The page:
The following guide will instruct you on the steps of how to become a bail bondsman in Montana:
|Establish a Bail Bond Foundation in Montana|
|Apply for Montana Licensure as an Individual Insurance Producer|
|Working in Montana|
|Renewing your Montana License|
Statewide last year, Montana’s courts saw 8,312 criminal cases along with 189 criminal appeals. Had it not been for the state’s bail bond agencies many of the defendants in these cases would have had to wait in jail until their cases were decided. However, because the option of contracting with a bail bondsman was available, these people were able to remain in the community and go about their daily lives.
Going to work in the bail bond business can pose a challenge to newcomers who must learn to navigate both the criminal justice system and the finance field, but is equally interesting and rewarding when with bounty hunters and absconded clients.
Step 1. Establishing a Bail Bond Foundation in Montana
Having a strong academic foundation before starting a new career as a bail bond agent can give you notable advantages over your competition, although there are no formal Montana bail bondsmen school requirements. The bail bond industry requires several different types of skills, and if you already have certification or a degree in any of the following fields you will more than likely be starting out one step ahead of your rivals:
- Criminal Justice
Step 2. Applying for Montana Licensure
The regulatory body for Montana bail bond agents is the State Auditor’s Commissioner of Securities and Insurance (CSI). Stipulated as part of the Montana bail bondsmen license requirements, you must become registered as an individual insurance producer with the National Insurance Producer Registry (NIPR). The NIPR will take care of your license application, which can be made online or by submitting a paper application, and relay this information to the CSI. The Montana CSI will issue your insurance producer’s license which allows you to legally work in the state as a bail bondsman at no charge for Montana residents. To be eligible to apply for this license you must:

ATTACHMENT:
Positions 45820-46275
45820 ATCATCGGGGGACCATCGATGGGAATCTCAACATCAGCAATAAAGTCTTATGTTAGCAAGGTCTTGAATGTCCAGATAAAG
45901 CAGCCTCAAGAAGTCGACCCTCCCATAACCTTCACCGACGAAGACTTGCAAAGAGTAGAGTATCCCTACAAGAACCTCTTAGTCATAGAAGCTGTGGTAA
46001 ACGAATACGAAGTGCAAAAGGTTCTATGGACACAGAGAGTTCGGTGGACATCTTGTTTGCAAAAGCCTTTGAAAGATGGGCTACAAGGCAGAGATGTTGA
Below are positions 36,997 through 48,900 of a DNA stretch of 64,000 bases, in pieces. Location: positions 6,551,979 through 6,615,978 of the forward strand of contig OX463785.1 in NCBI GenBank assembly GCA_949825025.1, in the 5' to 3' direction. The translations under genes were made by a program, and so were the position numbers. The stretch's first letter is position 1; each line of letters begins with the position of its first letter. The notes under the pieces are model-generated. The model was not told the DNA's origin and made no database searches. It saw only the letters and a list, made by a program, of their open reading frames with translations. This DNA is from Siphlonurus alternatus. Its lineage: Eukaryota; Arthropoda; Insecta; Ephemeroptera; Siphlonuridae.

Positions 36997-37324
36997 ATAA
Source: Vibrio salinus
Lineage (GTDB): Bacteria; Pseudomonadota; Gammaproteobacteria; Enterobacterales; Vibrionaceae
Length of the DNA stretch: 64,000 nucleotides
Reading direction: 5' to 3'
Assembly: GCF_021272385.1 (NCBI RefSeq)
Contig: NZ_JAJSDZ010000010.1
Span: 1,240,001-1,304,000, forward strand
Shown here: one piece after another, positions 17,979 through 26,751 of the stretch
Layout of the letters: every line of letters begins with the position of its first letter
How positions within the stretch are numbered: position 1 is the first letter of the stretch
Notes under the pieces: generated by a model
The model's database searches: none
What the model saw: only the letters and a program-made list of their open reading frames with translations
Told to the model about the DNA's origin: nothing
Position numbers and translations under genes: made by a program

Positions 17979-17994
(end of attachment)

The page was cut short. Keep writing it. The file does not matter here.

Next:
- Be a citizen of, or eligible to work in, the United States
- Have no outstanding child support obligations
- Pay a $5 fee to the NIPR
Step 3. Working in Montana
As its residents know, the State of Montana prides itself on interfering as little as possible in the lives of private citizens and business affairs. This being said, there are still strict consequences for bail bond agents who knowingly or unknowingly break the law. These can be in the form of fines, civil or criminal lawsuits, and jail time. For example, when contracting with bounty hunters to return bailed fugitives to justice, bail bond agents must ensure the applicable state laws are followed during the process of capture and return or face up to a $5,000 fine for each violation with additional potential consequences for their insurance license.
Step 4. Renewing your Montana License
Your record as a bail agent is one of the factors considered when you apply with the Commissioner of Securities and Insurance (CSI) for an insurance license renewal. You will need to do this before your license expires every two years. Similar to your initial application, a renewal application is made through the National Insurance Producer Registry (NIPR) for a $5 fee, though the renewed license is also issued by the CSI.
As part of the renewal process you will need to demonstrate you are keeping up on the latest training for bail bondsman jobs in Montana, and that means meeting a certain number of hours of continuing education:
- At least three hours of credit in ethics
- At least one hour of credit in legislative changes in administrative rules and Montana insurance statutes
- A total of five hours of credit in ethics, surety bail bonds, and insurance law
Proof of these may be submitted on an official continuing education form.
Bail bondsmen who are interested in networking with their colleagues, staying up on the latest industry news, and other insurance resources can join a local organization such as the Independent Insurance Agents Association of Montana (IIAM) or the Surety and Fidelity Association of America (SFAA).